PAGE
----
Once a friend or family member has died in Texas, that
person's estate generally must go through a "probate process" in order to
properly administer the estate - to pass property to heirs.
What is probate? In its most simplest terms it is - "proving up a
will." How does it start? It starts by application to the Court
to admit a will to independent administration?
What does it do? It allows the executor, appointed by the will, to
gather property, pay off debt and distribute property to the heirs. In
Texas most probates are not the nightmares that they have been made out to
be. Most probates are governed by a process called "independent
administration." A process which requires virtually no Court supervision
other than a "prove-up."
Independent Administration means that the Executor of the estate will
supervise, administer, and distribute the assets of the estate without court
supervision. How does this work?
First, the deceased must have an executed and valid Will calling for
independent administration. This Will is then filed with the Court through a
document entitled Application for Probate of Will. After a period of 60
days, you and your lawyer will appear before the Court to prove-up the
A "prove-up" is nothing more than a 10 minute hearing before the Court, or
the Court's administrator, where your lawyer asks you several questions
which "proves-up" the Will. The Court will then sign an "Order Admitting
Will to Probate." The Clerk of the Court then issues "Letters
Testamentary" which allows the Executor to distribute and retitle the assets
of the estate in accordance with the Will.
Following issuance of letters testamentary, the Executor will complete a
document entitled "Inventory and Appraisement" of the estate (your lawyer
will provide a blank form for this). Once completed, the document is filed
with the Court.
Though it is not required, you may also file with the Court a document
entitled "Closure of Estate." This is a summary document which spells out
who got what. It is done to "tidy up" the probate. Generally
speaking, we never "close" the estate. The reason is - sometimes
several years later property that was otherwise unknown may appear. In
that regard, having the court available to handle any matter on this issue
The probate process is now complete.
Now for the disclaimers. If the deceased "left a mess," or has an extensive
list of assets invested in every conceivable form, then you could be looking
at some real lawyer time to get it straightened out - depending,
of course, on the nature of the case. Further, the foregoing has not
discussed litigated probate where an heir disputes the validity of the will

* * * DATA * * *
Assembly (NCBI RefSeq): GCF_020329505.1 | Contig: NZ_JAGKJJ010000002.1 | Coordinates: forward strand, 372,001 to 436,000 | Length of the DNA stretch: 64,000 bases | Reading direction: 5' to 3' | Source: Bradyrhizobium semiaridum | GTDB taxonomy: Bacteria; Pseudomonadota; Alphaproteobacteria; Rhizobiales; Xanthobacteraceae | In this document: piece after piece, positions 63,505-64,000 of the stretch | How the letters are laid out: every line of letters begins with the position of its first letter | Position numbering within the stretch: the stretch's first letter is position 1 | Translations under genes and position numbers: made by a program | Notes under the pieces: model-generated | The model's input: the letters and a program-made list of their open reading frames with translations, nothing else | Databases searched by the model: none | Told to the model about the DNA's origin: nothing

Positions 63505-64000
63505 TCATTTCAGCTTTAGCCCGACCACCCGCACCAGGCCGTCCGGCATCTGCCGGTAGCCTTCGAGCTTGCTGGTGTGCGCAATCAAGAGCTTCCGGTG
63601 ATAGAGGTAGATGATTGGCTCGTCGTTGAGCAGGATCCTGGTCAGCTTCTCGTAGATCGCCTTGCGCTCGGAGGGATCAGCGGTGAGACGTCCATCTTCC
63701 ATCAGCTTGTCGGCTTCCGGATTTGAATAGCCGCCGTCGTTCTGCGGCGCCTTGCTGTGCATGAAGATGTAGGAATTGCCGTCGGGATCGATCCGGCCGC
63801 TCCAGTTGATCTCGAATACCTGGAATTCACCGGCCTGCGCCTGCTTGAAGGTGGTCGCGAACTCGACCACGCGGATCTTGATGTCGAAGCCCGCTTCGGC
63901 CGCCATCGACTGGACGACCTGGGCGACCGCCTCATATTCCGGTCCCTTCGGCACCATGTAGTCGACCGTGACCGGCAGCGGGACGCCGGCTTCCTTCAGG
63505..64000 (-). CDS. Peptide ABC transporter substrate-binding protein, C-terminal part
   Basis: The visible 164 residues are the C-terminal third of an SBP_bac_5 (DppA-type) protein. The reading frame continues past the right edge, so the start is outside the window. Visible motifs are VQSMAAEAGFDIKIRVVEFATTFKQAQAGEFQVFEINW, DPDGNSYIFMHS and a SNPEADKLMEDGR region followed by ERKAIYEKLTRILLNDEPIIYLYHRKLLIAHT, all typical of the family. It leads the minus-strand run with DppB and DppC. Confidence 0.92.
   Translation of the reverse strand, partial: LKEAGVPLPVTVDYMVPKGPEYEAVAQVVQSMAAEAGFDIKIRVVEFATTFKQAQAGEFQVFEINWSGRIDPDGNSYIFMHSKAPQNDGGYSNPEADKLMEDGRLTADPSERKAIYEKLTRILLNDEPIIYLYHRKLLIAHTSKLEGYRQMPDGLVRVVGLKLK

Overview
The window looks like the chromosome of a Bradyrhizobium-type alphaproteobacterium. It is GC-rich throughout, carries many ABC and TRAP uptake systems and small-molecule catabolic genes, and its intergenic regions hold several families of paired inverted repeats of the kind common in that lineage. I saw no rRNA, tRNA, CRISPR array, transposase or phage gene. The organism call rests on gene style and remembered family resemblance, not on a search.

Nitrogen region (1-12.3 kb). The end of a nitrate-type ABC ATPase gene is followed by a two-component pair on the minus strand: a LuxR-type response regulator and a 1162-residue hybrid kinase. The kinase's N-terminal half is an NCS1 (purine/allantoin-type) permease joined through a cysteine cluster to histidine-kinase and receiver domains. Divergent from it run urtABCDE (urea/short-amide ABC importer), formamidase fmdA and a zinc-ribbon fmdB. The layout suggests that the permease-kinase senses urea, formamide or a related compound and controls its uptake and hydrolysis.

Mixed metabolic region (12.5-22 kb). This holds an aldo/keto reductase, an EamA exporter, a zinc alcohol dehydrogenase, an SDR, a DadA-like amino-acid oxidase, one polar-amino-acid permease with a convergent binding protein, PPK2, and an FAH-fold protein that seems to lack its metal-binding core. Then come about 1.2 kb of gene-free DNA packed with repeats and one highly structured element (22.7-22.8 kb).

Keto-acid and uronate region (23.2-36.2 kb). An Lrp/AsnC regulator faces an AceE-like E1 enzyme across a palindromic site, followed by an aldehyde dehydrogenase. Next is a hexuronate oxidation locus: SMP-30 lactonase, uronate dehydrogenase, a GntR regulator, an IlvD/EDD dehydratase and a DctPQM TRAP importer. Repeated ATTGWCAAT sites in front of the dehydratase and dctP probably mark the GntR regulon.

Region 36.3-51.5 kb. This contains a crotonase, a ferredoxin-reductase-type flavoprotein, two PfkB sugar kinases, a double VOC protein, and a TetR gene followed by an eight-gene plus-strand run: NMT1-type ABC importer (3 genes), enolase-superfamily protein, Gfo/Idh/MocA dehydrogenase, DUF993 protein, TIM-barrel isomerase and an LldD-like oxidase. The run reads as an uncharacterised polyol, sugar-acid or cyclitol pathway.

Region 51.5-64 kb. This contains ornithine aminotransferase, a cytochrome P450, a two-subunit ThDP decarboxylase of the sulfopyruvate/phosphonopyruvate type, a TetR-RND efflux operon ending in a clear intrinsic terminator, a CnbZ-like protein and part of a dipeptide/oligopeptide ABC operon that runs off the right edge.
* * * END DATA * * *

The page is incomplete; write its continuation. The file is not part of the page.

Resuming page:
or the testamentary capacity of the deceased (hopefully, the deceased had a no
contest clause). This type of problem is an entirely different matter.
Frequently Asked Questions
How long do I have to get a will probated? Generally, that is a
four year statute of limitations. That is, you have four years
from the date of the Decedent's death to file his or her Will for
probate. Although there is a limited exception, a probate by
Muniment of Title, the general rule is that you cannot file for a
probate more than four years after the death. In the event the
four years lapse, then the Decedent is treated as having died without a
Will and his heirs are determined under Texas law who will be entitled
to the assets.
Is a hand written will a good will? Yes it is. Called a
holographic will it is a good and valid will - if. The
will must be written completely in the hand writing of the Decedent.
No portion of the will can be written in the hand writing of another
person and, similarly, no portion can be typed. Hand written will
have been written on all sorts of materials - cards, a piece of wood,
etc. Although a hand written will does not require the
signatures of witnesses, it does require the signature of the person
making the Will, and it must express the Decedent's true intent for the
disposition of the estate.
Are other members of the family liable for the Decedent's debts?
No. The creditors are entitled to recover their debt only against the
assets owned by the Decedent at the time of his or her death.
Other family members are not liable to have to pay any debt of the
Decedent. If his assets are insufficient to pay all of the debts, any
unpaid debts will be deemed uncollectible.
Who has the homestead right in Decedent's home? If the Decedent is
survived by a spouse, the spouse has an absolute right to occupy the
Decedent's home for as long as the spouse is alive. If the home is
mortgaged, the spouse will be liable for those expenses. Likewise, a
minor child living in the Decedent's home at the time of death has the
right to continue living in the home until they are no longer a minor.
In addition, an unmarried adult living in the home has the right to live
in the home.
What property goes through the probate process?" All of your property is
subject to probate unless it is governed by some other instrument which is
"outside" of probate. For example, property governed by Living Trust,
Irrevocable Trust, joint tenancies in common with right of survivorship, and
properties governed by contract such as Life Insurance and or trusts are
outside of probate.
How much does probate cost? Unfortunately, there are lawyers out there who
would charge an exorbitant price for handling a probate. Jackson Law
handles probate process on a flat fee basis. If you have a
properly drawn Will calling for independent administration without bond, the
probate process should not be time consuming or expensive. This, of course,
is directly dependent upon the organization of the estate and its size.
Recognize, if your spouse or relative “left a mess” then probate costs may
be greater. This can be avoided, however, by organization and
implementation of an estate plan